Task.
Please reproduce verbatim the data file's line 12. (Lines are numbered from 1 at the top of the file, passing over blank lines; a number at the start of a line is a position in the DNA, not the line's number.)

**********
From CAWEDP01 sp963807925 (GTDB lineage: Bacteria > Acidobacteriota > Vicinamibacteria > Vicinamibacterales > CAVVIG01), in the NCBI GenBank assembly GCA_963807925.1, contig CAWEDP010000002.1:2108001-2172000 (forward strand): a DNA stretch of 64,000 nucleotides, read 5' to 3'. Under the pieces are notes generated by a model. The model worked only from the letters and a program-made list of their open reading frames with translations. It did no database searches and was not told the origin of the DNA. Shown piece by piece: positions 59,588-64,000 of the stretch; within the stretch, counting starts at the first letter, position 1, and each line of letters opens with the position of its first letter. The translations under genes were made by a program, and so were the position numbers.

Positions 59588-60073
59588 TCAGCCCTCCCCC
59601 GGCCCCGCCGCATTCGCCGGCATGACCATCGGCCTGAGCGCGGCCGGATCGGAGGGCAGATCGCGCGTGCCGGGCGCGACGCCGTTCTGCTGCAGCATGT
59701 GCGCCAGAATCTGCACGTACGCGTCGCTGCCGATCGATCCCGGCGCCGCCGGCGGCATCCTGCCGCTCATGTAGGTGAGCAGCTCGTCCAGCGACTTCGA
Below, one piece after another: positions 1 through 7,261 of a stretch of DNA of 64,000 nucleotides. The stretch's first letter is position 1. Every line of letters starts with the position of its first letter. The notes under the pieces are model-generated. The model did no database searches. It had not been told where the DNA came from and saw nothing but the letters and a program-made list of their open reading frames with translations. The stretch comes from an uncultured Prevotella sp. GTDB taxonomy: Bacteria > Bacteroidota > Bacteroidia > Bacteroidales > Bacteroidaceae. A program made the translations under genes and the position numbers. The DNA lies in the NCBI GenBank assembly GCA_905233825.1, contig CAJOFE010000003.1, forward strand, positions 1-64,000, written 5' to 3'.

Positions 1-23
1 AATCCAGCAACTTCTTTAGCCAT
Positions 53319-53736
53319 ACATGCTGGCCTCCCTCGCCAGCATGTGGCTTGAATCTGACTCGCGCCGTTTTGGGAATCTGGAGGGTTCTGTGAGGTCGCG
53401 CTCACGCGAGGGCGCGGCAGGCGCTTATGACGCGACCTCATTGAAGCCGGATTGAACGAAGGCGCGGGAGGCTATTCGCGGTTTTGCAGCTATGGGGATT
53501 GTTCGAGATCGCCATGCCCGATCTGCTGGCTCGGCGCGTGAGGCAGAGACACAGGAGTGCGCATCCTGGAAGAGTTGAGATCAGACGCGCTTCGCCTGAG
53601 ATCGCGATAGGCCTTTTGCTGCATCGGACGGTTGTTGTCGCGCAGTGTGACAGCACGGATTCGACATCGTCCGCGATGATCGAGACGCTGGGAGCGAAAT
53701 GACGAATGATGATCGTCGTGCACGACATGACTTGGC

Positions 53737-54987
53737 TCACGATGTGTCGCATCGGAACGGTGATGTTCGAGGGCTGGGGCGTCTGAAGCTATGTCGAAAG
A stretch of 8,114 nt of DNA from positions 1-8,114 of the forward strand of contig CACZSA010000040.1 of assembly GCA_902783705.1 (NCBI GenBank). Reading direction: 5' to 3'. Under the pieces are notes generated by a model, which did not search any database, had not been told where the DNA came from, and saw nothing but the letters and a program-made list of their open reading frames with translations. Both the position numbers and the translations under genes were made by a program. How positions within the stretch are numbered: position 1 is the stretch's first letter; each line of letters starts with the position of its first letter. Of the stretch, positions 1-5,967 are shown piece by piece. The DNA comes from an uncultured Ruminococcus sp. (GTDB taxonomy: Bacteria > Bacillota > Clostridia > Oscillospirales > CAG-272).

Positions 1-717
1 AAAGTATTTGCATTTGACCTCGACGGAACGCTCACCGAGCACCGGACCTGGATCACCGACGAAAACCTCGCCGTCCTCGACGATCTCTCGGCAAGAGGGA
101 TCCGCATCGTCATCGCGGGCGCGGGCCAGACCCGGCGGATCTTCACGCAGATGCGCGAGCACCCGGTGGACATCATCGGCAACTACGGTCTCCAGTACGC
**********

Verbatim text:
53501 GTTCGAGATCGCCATGCCCGATCTGCTGGCTCGGCGCGTGAGGCAGAGACACAGGAGTGCGCATCCTGGAAGAGTTGAGATCAGACGCGCTTCGCCTGAG